Villa draw 1-1 at Newcastle as Dave Woodhall looks to the future.
Sky executives used to talk about Black Mondays when they were forced to show games such as Wigan v Fulham, two nondescript teams playing out ninety minutes of tedium in a ground that was three-quarters empty while commentators spent a couple of hours trying to convince a sceptical public that they were watching the best league in the world.
It’s not just Mondays now. On paper you’d have had a hard job selling Villa’s Friday evening trip to Newcastle. A side struggling to stay out of the bottom three and managed by a manager best described as old school were hosting one who are out of form, out of sorts and seem to be killing time until the triumphant return of Jack Grealish.
Matty Cash made his return to the squad, albeit on the bench, with Jacob Ramsey back in the side. Morgan Sanson may have thought himself unlucky to have been dropped, but then again he wouldn’t have taken long to see that he was probably better off out of a night like this, and a match like this, for most of the ninety minutes. There was little in the way of chances at either end, and as is usually the case, when the home side threatened Villa’s defence coped with ease.
As for Villa’s attacking intent, a wet Friday night in Newcastle would usually be the place to see whether a player fancies it, but the trouble is that at the moment not enough Villa players are up to the standards they’ve sent themselves, whether they fancy it or not. The only incident of note in the first half was Bertrand Traore going off and the half-time whistle came as a relief to all. Any hope that the game might improve after the break, though, soon faded. Sanson coming on added a bit of urgency, which was more than the arrival of Ross Barkley did. The game was drifting to a goalless draw when one thing that Dean Smith has instilled into the side this season came into play.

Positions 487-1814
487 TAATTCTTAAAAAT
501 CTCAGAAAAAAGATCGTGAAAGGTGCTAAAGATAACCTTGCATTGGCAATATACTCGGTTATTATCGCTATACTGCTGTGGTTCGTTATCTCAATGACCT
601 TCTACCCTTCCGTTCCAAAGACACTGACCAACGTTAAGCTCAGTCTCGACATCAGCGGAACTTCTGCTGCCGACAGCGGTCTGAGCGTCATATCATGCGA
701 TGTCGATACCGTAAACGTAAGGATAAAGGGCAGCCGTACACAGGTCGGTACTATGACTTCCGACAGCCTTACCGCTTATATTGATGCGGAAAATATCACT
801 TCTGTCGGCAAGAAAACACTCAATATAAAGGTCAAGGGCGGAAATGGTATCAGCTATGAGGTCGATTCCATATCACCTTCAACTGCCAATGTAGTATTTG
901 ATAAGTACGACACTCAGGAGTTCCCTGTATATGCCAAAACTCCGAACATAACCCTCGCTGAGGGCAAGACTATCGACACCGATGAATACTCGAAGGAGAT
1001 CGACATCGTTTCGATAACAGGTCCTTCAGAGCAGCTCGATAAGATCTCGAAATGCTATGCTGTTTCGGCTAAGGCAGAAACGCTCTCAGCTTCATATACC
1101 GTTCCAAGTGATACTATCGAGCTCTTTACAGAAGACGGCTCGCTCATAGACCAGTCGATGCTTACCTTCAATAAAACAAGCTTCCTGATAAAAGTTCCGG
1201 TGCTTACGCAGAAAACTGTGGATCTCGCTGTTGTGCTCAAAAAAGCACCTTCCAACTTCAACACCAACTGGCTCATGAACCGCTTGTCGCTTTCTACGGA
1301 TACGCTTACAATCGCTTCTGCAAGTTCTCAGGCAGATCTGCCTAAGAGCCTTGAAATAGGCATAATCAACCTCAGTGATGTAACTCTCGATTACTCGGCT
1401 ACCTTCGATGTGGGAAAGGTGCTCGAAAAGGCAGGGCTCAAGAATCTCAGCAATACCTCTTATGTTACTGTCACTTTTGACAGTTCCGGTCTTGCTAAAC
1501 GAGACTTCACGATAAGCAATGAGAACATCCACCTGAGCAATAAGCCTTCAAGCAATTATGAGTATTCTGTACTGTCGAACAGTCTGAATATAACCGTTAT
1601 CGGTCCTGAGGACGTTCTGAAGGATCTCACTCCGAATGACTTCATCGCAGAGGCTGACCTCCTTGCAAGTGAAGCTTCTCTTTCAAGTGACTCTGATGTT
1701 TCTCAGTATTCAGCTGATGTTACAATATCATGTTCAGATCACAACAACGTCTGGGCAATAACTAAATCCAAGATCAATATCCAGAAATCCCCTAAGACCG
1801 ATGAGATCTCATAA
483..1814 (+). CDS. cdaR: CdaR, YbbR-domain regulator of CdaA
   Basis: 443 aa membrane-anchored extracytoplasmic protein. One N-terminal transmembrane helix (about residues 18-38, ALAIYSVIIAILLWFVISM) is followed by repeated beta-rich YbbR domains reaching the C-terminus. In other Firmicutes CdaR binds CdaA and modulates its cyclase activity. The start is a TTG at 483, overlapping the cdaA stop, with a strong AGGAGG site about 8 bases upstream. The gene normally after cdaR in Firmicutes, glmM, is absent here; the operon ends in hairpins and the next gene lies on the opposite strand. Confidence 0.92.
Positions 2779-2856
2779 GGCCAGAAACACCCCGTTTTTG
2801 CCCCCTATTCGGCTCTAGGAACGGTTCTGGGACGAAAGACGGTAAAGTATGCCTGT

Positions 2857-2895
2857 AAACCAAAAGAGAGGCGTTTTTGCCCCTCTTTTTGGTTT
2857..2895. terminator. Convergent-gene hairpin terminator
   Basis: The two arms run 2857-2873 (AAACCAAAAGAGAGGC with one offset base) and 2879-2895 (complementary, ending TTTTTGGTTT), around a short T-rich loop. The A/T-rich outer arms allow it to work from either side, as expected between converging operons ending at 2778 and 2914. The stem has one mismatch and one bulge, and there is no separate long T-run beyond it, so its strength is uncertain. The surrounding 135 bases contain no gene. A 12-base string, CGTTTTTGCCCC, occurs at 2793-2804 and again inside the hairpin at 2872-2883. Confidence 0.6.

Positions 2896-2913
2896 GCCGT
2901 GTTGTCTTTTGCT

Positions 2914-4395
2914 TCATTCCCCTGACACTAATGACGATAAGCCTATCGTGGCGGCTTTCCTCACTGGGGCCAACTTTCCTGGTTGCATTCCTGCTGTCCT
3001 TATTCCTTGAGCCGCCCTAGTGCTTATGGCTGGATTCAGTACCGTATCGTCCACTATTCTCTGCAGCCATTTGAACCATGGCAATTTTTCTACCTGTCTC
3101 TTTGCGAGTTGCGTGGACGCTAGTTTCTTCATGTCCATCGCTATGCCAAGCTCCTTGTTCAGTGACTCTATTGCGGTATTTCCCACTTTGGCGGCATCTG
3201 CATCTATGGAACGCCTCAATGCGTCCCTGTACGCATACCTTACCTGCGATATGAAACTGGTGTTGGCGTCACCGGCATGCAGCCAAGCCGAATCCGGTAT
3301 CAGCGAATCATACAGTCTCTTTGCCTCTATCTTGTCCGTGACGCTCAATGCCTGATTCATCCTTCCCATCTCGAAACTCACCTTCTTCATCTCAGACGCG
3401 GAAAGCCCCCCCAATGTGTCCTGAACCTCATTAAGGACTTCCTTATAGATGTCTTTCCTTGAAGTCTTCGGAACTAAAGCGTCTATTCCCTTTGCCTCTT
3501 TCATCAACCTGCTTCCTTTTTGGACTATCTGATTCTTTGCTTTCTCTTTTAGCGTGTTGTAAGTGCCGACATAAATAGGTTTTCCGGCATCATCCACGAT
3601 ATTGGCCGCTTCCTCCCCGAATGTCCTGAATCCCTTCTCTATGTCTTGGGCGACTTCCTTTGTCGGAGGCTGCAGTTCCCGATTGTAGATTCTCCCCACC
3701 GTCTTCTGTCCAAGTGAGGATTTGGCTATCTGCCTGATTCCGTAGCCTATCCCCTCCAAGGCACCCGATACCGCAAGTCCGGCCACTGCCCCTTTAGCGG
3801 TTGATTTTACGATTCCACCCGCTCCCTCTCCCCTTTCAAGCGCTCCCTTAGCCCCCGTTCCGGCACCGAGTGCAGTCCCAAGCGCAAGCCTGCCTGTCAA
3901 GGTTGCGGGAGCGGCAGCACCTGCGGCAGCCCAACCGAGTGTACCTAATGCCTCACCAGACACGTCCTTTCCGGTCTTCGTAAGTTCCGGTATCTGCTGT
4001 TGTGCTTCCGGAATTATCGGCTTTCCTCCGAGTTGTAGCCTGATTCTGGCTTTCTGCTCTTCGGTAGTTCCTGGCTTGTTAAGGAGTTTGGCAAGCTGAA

Four minutes to go and Villa go looking for a winner. The cross comes over and Ollie Watkins, who had otherwise had a quiet game, put in a header that wasn’t exactly unstoppable until it got into the way of Ciaran Clark. A goal up, five to go and with the Villa defence so dominant it should have been three welcome if undeserved points.
Unfortunately, that attacking mentality which has served Villa well proved our undoing. Newcastle broke quickly, another cross and another header that not even the combined genius of Ezri Konsa and Emiliano Martinez could keep out. And so it was that the game ended in a draw, which didn’t really do either side’s prospects for the rest of the season much good but might have kept Steve Bruce in a job.
It’s always frustrating to concede so late on, although Villa have got two winners this season in such circumstances so we’re still up on the deal. Games like this are now going to show which players are capable of the next step and the boss might have a better idea now than he did at eight o’clock. A full-strength, on-form Villa side are capable of beating anyone. That next step includes making sure that we can absorb injuries and loss of form a lot better than has been seen lately.